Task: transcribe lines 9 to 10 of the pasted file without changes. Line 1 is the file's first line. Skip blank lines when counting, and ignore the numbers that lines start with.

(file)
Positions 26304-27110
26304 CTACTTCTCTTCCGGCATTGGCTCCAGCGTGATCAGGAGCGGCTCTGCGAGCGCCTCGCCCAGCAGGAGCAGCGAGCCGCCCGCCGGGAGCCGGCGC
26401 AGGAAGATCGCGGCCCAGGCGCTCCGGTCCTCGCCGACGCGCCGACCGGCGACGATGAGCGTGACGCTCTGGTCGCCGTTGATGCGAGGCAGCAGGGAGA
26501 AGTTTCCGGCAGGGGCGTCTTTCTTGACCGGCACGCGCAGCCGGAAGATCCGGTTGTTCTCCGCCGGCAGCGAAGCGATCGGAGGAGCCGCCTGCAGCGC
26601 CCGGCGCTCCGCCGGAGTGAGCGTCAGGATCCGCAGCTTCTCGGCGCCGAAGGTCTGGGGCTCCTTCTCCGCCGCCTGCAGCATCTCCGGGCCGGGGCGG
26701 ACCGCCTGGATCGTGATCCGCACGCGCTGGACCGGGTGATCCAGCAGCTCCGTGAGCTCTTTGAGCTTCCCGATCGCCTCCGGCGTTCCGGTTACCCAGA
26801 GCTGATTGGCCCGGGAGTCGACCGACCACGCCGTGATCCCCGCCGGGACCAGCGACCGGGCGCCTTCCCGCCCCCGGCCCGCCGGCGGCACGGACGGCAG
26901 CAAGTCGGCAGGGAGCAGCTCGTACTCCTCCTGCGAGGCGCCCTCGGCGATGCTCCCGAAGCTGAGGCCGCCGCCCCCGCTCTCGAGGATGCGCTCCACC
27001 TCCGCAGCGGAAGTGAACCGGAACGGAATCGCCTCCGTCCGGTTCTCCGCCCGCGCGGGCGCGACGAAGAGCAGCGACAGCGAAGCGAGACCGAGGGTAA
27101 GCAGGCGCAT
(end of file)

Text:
27001 TCCGCAGCGGAAGTGAACCGGAACGGAATCGCCTCCGTCCGGTTCTCCGCCCGCGCGGGCGCGACGAAGAGCAGCGACAGCGAAGCGAGACCGAGGGTAA
27101 GCAGGCGCAT